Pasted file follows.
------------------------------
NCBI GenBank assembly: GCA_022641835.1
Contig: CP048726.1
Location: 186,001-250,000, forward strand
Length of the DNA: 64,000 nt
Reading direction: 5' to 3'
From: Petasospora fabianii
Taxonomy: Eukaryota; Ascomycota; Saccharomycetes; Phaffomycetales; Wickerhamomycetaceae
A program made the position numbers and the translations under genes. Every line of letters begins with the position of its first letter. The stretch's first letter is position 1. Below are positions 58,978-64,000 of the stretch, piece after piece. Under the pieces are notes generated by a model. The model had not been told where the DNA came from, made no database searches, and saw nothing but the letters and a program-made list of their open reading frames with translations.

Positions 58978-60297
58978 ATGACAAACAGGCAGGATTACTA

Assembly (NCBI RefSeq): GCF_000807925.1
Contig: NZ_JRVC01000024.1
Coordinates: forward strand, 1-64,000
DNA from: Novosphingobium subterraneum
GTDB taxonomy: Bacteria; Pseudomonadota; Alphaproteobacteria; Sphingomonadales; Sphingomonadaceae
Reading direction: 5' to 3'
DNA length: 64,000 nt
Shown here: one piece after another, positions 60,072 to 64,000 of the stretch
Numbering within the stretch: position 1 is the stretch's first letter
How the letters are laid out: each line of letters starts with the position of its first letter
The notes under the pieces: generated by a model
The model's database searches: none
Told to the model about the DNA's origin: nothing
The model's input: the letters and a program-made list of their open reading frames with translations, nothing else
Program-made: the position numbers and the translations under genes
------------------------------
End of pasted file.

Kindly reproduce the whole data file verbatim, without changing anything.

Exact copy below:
NCBI GenBank assembly: GCA_022641835.1
Contig: CP048726.1
Location: 186,001-250,000, forward strand
Length of the DNA: 64,000 nt
Reading direction: 5' to 3'
From: Petasospora fabianii
Taxonomy: Eukaryota; Ascomycota; Saccharomycetes; Phaffomycetales; Wickerhamomycetaceae
A program made the position numbers and the translations under genes. Every line of letters begins with the position of its first letter. The stretch's first letter is position 1. Below are positions 58,978-64,000 of the stretch, piece after piece. Under the pieces are notes generated by a model. The model had not been told where the DNA came from, made no database searches, and saw nothing but the letters and a program-made list of their open reading frames with translations.

Positions 58978-60297
58978 ATGACAAACAGGCAGGATTACTA

Assembly (NCBI RefSeq): GCF_000807925.1
Contig: NZ_JRVC01000024.1
Coordinates: forward strand, 1-64,000
DNA from: Novosphingobium subterraneum
GTDB taxonomy: Bacteria; Pseudomonadota; Alphaproteobacteria; Sphingomonadales; Sphingomonadaceae
Reading direction: 5' to 3'
DNA length: 64,000 nt
Shown here: one piece after another, positions 60,072 to 64,000 of the stretch
Numbering within the stretch: position 1 is the stretch's first letter
How the letters are laid out: each line of letters starts with the position of its first letter
The notes under the pieces: generated by a model
The model's database searches: none
Told to the model about the DNA's origin: nothing
The model's input: the letters and a program-made list of their open reading frames with translations, nothing else
Program-made: the position numbers and the translations under genes